One of the deepest causes of excitement is the close presence of death and life. That is why courtroom scenes are so exciting: whether a man is going to die or live, be hanged or not hanged, is a big thing—or whether he is going to go to jail or not. Any moment in which a lot is present; any second the yes-and-no of which will affect the years—that is the excitement of life itself. So the presence of change compactly is one of the big things making for that stir I am talking about.

In these stanzas, the contrast of the dance and possible death is clear. Byron didn’t have any predecessor in melodramatizing this contrast. Of course, the contrast had been, but Byron is using some of the cinema technique of later. He is putting a quality of showmanship into verse, where it hadn’t been before. Scott was nearest to it; Scott could get quarrels into his poems. One would think, really, the ground was shaking when he wrote Marmion. But Byron went even further.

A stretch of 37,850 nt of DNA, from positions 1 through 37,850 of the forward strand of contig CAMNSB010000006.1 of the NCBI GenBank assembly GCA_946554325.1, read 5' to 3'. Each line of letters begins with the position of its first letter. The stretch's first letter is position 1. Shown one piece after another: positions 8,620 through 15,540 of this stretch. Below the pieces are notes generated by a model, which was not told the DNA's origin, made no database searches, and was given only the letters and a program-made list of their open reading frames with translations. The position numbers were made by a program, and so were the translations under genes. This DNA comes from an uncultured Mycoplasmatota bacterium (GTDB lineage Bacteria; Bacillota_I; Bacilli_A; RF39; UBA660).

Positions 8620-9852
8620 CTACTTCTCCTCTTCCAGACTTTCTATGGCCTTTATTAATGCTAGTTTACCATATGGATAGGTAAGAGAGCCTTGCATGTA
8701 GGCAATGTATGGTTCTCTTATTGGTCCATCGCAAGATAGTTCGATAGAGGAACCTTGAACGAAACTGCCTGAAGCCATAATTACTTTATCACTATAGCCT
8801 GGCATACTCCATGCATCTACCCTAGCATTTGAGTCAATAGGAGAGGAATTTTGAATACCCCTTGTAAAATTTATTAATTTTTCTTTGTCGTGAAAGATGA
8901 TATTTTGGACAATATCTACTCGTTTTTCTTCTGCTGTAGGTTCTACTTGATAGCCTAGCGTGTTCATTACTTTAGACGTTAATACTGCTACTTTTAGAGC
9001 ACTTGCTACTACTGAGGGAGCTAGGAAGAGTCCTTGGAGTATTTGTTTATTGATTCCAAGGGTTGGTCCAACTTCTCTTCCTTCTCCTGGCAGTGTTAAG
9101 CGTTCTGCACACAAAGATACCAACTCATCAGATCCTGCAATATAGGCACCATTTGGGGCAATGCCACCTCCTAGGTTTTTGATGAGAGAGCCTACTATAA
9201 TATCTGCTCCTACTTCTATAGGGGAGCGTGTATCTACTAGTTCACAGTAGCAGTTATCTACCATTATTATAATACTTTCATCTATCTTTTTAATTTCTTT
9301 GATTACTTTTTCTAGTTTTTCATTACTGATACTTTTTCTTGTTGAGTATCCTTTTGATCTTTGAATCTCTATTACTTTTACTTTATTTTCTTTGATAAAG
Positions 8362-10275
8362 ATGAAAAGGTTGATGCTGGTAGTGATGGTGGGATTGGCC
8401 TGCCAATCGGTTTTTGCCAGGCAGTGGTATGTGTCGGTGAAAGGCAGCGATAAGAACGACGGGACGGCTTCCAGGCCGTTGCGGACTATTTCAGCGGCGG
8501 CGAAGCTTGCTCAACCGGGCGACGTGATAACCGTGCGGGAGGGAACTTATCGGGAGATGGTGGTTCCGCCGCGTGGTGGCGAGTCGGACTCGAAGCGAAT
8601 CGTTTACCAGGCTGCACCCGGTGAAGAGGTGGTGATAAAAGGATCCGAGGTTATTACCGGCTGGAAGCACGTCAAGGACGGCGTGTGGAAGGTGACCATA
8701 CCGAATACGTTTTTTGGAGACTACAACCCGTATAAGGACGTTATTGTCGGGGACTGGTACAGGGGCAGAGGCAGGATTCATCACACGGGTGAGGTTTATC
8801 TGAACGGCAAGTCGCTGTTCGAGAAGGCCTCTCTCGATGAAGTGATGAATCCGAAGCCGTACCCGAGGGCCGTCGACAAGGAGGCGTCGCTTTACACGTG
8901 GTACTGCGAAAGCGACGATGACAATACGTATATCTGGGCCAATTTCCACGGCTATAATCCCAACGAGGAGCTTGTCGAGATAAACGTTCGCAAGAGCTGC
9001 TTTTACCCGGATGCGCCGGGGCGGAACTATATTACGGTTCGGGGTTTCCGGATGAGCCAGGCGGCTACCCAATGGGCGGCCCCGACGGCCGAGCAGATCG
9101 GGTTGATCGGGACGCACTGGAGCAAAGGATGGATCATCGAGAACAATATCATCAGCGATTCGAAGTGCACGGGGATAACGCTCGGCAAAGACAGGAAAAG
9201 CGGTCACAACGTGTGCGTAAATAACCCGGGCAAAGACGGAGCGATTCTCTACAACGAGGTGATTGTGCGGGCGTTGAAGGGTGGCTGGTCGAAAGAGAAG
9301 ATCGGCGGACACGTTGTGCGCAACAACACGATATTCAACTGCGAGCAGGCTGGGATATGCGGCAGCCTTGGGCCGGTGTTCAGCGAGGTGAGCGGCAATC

“The lamps shone o’er fair women and brave men”: these two things have always been primal causes of excitement—love or sex, and fights. “But hush! hark! a deep sound strikes like a rising knell!” Of course, the most exciting part of speech is the interjection, and if you want to get people excited in an easy way, just say Hush! or Hark! or Hear! or Oh! It can be made fun of; but Byron knows how to use his hushes and his harks.

“And nearer, clearer, deadlier than before! / Arm! Arm! it is—it is—the cannon’s opening roar!” When you have a dance interrupted by cannon, that is something. Some of this effect was later worked for by Thackeray in Vanity Fair. It does have people personally torn apart by the clatter of war; and it can get anybody, and should. Then, the speediest stanza: 

Ah! then and there was hurrying to and fro,

And gathering tears, and tremblings of distress,

And cheeks all pale, which but an hour ago

Blush’d at the praise of their own loveliness;